Table 2 Mean values and variances of some of the variables analysed

Abbreviations used: BW, body weight; ADG, average daily gain; DMI, dry matter intake; DE digestible energy; CP, crude protein.

Energy and protein requirements

The regression equations developed for the prediction of DE and CP requirements (Table 3) had high (P < 0.001) significance level and R 2 values. The models had low variance of error estimates (), standard errors, CV and BIC. Comparison of actual versus predicted data indicated that presently derived requirements from the whole data set accurately predicted requirements of individual as well as group of pigs under varied dietary composition.

Table 3 Parameter estimates obtained using regression model for apportioning of energy (kJ) and protein (g) intake for maintenance (a) per kg M0.75 and growth per g gain) (b)

Model: intake/MBW = a+b(ADG/MBW); analysed using mixed model method considering study effect and its interaction effects as random. (Each observation is mean of observations on at least four animals.)

Abbreviations used: BW, body weight; DE, digestible energy; CP, crude protein; BIC, Schwarz's Bayesian Information Criteria; =  variance of error estimate.

§ Coefficient of determination constructed for the mixed effects model.

The estimated maintenance requirement of DE was in the range of 516 to 702 kJ/kg M0.75 for different BW ranges and the estimate from the whole database was 688 kJ/kg M0.75. The estimated requirements were in the range of 28.6 to 38.6 kJ DE per g ADG for different BW ranges and the estimate from the whole database was 33.2 kJ DE per g ADG. The prediction equations accounted for 76 to 95% of the variations in observed DE intake. The distribution of adjusted DEIMBS and ADGMBS (ADG in g/kg MBS) values in conjunction with mean regression line across studies has been depicted in Figure 1.Upon visual examination of Figure 1, there appeared a strong relationship between DEIMBS and ADGMBS (R 2 = 0.76), and observations within study were very predictable. The prediction errors (CV) were in the range of 9.34 to 12.20% of actual mean intake and the overall prediction error of DE intake was in the order of 9.61% of the actual mean intake, which indicated good accuracy of prediction across the database. The prediction equations were used for development of feeding standards for DE requirement (Table 5) based on average feed intake and growth rate observed in the database.

Figure 1 Plot of adjusted digestible energy intake in kJ per kg metabolic body size (DEIMBS) on average daily gain in g per kg metabolic body size (ADGMBS) and the mean regression line across studies (y = 33.144x+688.07; R 2 = 0.7617).

The maintenance requirements of CP ranged from 6.98 to 11.6 g per kg M0.75 for different BW ranges, while the estimate from the whole database was 8.97 g CP per kg M0.75. The estimated requirements were in the range of 0.27 to 0.44 g CP per g ADG for different BW ranges and the estimate from the whole database was 0.42 g CP per g ADG. The prediction equations accounted for 67 to 93% of the variations in observed CP intake. The distribution of adjusted DEIMBS and ADGMBS values in conjunction with mean regression line across studies has been depicted in Figure 2.a strong relationship existed (Figure 2) between CPIMBS and ADGMBS (R 2 = 0.79), and observations within study are highly predictable. The prediction errors (CV) were in the range of 10.76 to 14.89% of actual mean intake and the overall prediction error of CP intake were of the order of 11.13% of the actual mean intake, which indicated good accuracy of prediction across the database. The prediction equations were used for development of feeding standards for CP requirement (Table 5) based on average feed intake and growth rate observed in the database.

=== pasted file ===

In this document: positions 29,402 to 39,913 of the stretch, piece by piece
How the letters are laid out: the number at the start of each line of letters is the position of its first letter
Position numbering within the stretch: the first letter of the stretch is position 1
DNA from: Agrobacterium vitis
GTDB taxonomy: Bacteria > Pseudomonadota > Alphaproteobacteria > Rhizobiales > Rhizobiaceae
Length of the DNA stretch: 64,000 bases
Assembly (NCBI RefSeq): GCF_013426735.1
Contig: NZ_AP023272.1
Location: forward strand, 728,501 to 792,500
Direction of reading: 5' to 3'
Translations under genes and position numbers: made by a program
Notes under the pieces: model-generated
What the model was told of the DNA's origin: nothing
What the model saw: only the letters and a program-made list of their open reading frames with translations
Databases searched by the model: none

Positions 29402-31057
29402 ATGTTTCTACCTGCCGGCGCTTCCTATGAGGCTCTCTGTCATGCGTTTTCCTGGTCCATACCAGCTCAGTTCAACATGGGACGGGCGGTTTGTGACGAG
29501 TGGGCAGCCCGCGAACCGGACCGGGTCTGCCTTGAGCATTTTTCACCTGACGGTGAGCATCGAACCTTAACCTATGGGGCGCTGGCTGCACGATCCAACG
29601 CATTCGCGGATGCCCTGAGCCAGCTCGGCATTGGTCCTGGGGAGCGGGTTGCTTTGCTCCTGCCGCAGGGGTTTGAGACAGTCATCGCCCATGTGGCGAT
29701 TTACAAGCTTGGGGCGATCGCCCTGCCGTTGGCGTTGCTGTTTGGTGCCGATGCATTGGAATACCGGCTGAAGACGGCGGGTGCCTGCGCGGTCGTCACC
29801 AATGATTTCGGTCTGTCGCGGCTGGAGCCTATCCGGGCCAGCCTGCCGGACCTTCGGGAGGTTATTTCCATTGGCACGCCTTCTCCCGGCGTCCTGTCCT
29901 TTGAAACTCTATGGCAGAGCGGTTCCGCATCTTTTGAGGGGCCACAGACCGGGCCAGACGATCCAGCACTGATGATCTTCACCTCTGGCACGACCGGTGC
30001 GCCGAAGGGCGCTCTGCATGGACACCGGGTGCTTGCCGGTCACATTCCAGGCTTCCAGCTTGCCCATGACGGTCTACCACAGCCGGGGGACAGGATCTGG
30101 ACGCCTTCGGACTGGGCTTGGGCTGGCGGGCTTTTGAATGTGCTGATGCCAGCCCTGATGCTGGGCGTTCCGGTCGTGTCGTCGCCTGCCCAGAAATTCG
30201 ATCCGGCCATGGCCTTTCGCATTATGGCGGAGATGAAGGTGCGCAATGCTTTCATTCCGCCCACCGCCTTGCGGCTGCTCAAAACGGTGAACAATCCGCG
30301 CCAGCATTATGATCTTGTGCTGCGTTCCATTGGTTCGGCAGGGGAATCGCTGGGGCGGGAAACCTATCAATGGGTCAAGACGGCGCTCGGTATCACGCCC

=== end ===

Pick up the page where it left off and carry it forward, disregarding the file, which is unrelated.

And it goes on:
Figure 2 Plot of adjusted crude protein intake in g per kg metabolic body size (CPIMBS) on average daily gain in g per kg metabolic body size (ADGMBS) and the mean regression line across studies (y = 0.42x+8.9707; R 2 = 0.7902).

Amino acid requirements

The regression equations developed for the prediction of amino acid requirements (Table 4) had high (P < 0.001) significance level of the parameters estimated and high R 2 values. The models had low variance of error estimates () and their standard errors, low CV and low BIC.

Table 4 Parameter estimates obtained using regression model for partitioning of amino acid intakes for maintenance (a, g per kg M0.75) and growth (b, g/g gain)

Model: intake/MBW = a+b(ADG/MBW); analysed using mixed model method considering study effect and its interaction effects as random. (Each observation is mean of observations on at least four animals.)

Abbreviations used: BW, body weight; BIC, Schwarz's Bayesian Information Criteria; =  variance of error estimate.

§ Coefficient of determination constructed for the mixed effects model.

The estimated maintenance requirements of lysine were in the range of 0.431 to 0.664 g per kg M0.75 for different BW ranges and the estimate from the whole database was 0.394 g per kg M0.75. The estimated requirements for gains were in the range of 0.0071 to 0.0101 g per g ADG for different BW ranges and the estimate from the whole database was 0.01 257 g lysine per g ADG.